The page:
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Many rural communities lack HIV/AIDS providers. If there is a provider located in the community, people living with HIV/AIDS may have to travel a significant distance to access these services. Some people may require transportation assistance because they do not drive, do not have a car or access to public transportation, or cannot afford transportation to a provider. As a result, transportation is a significant barrier to care.

To address this issue, some rural HIV/AIDS programs work with peer navigators to drive people living with HIV/AIDS in private cars to appointments, reimbursing them for their time and mileage. During these trips, the peer navigator talks with the person about their experiences and helps to identify other resources to support them. Other rural programs have vans that transport people across multiple counties to appointments.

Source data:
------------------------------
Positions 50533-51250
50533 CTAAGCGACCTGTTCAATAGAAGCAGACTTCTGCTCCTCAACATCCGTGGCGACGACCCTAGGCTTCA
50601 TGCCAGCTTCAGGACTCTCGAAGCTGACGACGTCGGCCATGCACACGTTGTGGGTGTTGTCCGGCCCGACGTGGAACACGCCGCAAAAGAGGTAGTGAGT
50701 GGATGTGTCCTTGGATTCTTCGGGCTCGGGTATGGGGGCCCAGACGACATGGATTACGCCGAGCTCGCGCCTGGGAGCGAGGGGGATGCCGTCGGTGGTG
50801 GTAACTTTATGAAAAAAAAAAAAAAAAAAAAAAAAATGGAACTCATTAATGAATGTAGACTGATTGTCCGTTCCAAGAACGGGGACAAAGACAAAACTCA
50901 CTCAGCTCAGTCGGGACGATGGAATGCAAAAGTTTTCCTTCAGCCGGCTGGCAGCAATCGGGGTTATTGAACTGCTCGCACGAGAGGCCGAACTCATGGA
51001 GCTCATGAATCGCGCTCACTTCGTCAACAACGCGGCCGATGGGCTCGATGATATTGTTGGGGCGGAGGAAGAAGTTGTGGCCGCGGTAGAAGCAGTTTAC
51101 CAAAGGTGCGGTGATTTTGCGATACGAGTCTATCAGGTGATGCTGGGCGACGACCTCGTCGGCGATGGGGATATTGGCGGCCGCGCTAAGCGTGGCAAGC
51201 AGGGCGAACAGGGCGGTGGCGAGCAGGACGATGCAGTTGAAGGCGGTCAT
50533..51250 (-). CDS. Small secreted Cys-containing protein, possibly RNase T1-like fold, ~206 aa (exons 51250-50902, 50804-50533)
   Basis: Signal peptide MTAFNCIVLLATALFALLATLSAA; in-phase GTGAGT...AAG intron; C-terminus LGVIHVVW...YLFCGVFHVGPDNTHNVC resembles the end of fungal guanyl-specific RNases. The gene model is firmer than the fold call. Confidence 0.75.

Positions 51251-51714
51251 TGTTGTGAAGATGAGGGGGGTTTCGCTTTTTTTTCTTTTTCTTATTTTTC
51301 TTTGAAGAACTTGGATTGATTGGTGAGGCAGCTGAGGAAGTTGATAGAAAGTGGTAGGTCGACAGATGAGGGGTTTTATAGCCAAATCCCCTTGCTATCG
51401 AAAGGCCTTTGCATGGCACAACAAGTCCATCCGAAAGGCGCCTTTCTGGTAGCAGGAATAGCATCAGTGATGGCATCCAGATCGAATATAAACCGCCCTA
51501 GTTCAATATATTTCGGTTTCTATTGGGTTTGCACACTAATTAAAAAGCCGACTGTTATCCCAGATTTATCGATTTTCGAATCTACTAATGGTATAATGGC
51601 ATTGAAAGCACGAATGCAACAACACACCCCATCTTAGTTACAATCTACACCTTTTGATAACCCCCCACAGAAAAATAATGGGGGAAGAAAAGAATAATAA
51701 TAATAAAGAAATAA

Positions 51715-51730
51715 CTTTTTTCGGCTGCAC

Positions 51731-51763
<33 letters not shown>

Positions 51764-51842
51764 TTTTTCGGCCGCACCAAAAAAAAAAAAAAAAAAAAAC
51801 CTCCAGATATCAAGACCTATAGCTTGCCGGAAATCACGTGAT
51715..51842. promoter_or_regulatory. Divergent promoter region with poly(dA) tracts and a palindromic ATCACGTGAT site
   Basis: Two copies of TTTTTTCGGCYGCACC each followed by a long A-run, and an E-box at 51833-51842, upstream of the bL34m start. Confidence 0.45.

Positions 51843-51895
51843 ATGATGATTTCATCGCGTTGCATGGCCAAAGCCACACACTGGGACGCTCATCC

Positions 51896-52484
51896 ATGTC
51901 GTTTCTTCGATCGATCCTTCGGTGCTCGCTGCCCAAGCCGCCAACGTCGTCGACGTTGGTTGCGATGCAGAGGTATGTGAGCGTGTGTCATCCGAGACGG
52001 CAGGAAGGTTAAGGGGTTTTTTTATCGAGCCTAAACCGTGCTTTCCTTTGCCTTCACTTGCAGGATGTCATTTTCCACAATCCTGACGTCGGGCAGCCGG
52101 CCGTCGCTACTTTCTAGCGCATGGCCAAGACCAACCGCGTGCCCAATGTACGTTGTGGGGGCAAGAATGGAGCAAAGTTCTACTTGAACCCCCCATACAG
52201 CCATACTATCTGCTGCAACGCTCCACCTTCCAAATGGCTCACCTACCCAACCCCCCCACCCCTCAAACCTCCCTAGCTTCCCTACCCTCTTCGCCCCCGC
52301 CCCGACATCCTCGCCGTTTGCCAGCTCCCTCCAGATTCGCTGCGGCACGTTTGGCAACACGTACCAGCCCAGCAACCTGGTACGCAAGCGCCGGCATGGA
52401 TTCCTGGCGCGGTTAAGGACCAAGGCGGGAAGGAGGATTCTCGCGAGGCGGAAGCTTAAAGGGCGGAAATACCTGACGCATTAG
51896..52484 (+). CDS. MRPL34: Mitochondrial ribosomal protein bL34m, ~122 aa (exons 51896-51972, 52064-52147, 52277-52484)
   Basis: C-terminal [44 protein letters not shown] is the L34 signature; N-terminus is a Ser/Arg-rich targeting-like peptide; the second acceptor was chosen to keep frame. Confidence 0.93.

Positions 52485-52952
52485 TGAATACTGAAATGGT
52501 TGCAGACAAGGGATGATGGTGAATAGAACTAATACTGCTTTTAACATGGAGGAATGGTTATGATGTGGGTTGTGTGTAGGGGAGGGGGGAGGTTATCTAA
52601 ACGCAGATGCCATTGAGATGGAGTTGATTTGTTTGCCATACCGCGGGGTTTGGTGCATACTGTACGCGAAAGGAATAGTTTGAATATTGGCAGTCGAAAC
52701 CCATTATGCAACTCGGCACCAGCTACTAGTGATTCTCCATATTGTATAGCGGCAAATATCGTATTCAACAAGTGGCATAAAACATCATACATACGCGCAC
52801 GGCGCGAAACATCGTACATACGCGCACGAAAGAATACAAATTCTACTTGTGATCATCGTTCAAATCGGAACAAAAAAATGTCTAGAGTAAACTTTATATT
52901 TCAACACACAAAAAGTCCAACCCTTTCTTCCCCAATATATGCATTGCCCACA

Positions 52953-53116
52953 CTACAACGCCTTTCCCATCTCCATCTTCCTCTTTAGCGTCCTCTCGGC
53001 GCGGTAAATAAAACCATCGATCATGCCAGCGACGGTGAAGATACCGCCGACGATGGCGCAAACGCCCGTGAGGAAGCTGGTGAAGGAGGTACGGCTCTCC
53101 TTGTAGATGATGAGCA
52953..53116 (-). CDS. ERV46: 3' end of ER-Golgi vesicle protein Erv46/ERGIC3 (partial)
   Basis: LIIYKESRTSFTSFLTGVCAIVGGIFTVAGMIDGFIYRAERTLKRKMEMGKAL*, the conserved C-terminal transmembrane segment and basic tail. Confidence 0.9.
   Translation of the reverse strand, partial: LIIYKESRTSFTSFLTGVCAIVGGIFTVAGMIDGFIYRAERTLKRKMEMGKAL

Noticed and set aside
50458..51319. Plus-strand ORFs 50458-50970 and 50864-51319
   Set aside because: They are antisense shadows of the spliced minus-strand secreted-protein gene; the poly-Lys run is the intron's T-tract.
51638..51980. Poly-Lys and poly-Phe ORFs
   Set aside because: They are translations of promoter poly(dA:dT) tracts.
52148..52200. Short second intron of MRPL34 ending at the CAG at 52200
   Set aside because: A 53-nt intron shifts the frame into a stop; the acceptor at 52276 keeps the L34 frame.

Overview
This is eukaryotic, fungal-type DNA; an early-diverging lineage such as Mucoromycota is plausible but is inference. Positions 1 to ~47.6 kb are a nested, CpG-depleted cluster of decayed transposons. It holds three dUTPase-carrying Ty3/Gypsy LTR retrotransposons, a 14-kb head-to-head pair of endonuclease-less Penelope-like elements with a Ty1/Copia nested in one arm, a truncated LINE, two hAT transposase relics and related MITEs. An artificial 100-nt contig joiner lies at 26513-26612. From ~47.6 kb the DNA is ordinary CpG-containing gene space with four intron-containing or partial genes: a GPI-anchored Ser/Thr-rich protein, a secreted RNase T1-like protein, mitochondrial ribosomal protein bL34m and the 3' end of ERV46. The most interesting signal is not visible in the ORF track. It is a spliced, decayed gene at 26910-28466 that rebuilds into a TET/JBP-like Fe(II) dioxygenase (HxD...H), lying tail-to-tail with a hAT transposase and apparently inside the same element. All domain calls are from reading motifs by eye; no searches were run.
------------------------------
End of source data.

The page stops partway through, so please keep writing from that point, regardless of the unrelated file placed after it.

Some programs also have a health mobile unit that travels to rural communities to reach people at a high risk for HIV, offering a range of services from blood pressure screening to HIV and STD testing. Programs may also offer gas cards to people who need assistance with transportation costs so they are able to visit a provider.

Resources to Learn More

New Strategies for Rural Care
A brief discussing barriers to care for rural HIV/AIDS patients, including transportation and social stigma. Includes examples of rural programs that have increased access to transportation for people living with HIV/AIDS.
Organization(s): Health Resources and Services Administration
Date: 4/2009

Traveling Towards Disease: Transportation Barriers to Health Care Access
A literature review addressing the challenges that transportation can pose to rural communities in implementing HIV/AIDS prevention and treatment programs. Also includes methods to address this barrier.
Author(s): Syed, S.T., Gerber, B.S., & Sharp, L.K.
Citation: Journal of Community Health, 38(5), 976-993
Date: 10/2013